by Michelle Chiang ’19
We’ve all been there – you walk into the dining hall, and nothing really piques your appetite. You could settle for a salad, but that’s hardly satisfying. You could splurge and eat out, but you don’t want to spend money. What to do?
As my friends and I sat down for dinner on Thursday night, they had no idea what HUDS had in store in the servery. I, on the other hand, had been anticipating this meal all week: a Chinese New Year celebration. After doing my research, I learned that the traditional meal served on New Year’s Eve typically includes both meat and fish, as well as eight individual dishes which reflect the number’s significance as a good luck symbol.
HUDS certainly delivered its version of the traditional Chinese New Year feast. I walked away with a full plate, excited to try the dining hall’s take on (the vegetarian) Buddha’s Delight, the hoisin glazed salmon, spicy green beans, peking cabbage, and some egg fried rice.
While I might be alone on this one, I was most excited for the Buddha’s Delight (pictured below). The elaborate vegetarian dish is one often served by families on Chinese New Year, and the dining hall staff created a great replication. Their version included tofu, water chestnuts, carrots, pea pods, baby corn, broccoli, and scallions, with soy sauce and sesame oil tossed in, and topped with a nice blend of ginger, sugar, and garlic. While the ingredients created a perfect combination, the dish was a bit too saucy, but a tasty addition as it leaked onto the cabbage and green beans underneath.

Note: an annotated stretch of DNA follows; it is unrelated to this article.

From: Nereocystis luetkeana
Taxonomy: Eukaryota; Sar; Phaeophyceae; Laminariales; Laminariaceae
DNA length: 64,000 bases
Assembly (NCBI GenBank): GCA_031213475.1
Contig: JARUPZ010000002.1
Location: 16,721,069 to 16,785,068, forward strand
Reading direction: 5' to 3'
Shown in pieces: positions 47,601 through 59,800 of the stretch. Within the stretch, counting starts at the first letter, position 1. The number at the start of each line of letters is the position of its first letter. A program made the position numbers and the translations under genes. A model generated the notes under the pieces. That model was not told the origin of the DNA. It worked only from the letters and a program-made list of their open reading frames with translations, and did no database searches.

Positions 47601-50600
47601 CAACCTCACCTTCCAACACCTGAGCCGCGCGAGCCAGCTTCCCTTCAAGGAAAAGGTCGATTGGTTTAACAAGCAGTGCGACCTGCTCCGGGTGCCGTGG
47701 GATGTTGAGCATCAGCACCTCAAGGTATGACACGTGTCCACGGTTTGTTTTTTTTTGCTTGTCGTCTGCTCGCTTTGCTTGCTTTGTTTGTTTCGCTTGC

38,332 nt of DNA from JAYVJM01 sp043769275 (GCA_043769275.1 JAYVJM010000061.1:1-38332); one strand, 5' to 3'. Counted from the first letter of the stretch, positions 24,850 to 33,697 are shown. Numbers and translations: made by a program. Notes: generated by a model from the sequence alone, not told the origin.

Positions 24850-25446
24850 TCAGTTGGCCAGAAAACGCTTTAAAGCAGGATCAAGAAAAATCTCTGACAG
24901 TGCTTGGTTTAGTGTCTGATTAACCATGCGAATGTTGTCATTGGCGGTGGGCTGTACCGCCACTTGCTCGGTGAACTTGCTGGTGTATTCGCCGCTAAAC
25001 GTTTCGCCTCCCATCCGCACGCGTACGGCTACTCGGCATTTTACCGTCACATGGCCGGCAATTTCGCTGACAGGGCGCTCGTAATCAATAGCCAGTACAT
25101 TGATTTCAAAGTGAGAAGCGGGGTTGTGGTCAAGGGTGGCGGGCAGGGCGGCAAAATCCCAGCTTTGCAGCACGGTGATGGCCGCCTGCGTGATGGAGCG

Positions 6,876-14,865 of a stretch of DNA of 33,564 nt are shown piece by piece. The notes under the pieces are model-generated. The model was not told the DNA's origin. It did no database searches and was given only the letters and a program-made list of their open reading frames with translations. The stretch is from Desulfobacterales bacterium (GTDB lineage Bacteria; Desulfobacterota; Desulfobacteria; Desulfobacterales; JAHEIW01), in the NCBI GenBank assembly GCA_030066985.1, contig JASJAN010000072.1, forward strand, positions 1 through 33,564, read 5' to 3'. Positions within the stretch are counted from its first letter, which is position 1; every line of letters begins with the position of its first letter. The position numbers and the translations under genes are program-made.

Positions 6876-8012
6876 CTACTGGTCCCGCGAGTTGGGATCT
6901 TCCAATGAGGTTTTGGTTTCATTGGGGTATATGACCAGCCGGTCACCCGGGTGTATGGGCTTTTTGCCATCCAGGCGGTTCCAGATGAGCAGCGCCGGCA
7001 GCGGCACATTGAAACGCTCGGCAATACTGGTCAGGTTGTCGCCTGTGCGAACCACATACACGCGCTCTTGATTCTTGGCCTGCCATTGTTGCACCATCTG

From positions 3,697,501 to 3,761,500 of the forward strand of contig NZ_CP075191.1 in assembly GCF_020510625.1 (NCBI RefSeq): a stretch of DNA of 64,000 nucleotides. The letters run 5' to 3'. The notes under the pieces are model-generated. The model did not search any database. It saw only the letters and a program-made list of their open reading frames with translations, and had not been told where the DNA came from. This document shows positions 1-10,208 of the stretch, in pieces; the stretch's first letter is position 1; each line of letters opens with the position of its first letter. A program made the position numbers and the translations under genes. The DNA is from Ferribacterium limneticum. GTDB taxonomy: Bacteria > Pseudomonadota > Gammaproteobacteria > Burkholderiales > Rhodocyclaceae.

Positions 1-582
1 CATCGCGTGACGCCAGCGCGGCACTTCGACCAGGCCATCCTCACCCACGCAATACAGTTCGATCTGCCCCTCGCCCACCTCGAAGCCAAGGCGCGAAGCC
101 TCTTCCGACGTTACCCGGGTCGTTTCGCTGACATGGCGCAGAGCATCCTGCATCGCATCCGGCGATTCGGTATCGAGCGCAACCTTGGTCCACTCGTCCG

Continuing to break outside the normal veggie offerings this evening, the Chinese New Year fare included spicy green beans (read: green beans with crushed garlic, diced tomatoes, jalapeno peppers, cilantro, and cumin) and peking cabbage. The green beans definitely had an extra kick, making them an exciting and delicious break from the usual, but not quite what I would call spicy.
The fried foods were all table favorites: vegetable egg rolls (top) and pork dumplings (middle). I can speak for the egg rolls, and they were spot on this evening. Perfectly crisp on the exterior, without too much breading, and enough to give all of the inside veggies just the right flavor. The egg fried rice (bottom) was also well executed – filled with celery and mushrooms for an added touch.
Last but not least on my plate was the hoisin glazed salmon, cooked just right. Hoisin sauce, similar to American barbecue sauce, is made from a combination of soybeans, garlic, sugar, sesame seeds, and chili pepper. The slightly sugary sauce adds a sweet and savory marinade to the dish without taking away from the main attraction.
HUDS’ Chinese New Year meal was a complete success if you ask me. With a few tweaks and improvements, next year’s edition could be even better, but watching my friends walk into the dining hall to find the surprise was worth my full week’s wait. While my Chinese friends were able to celebrate a taste of home, my American ones (myself included) were able to enjoy a cultural experience we won’t forget.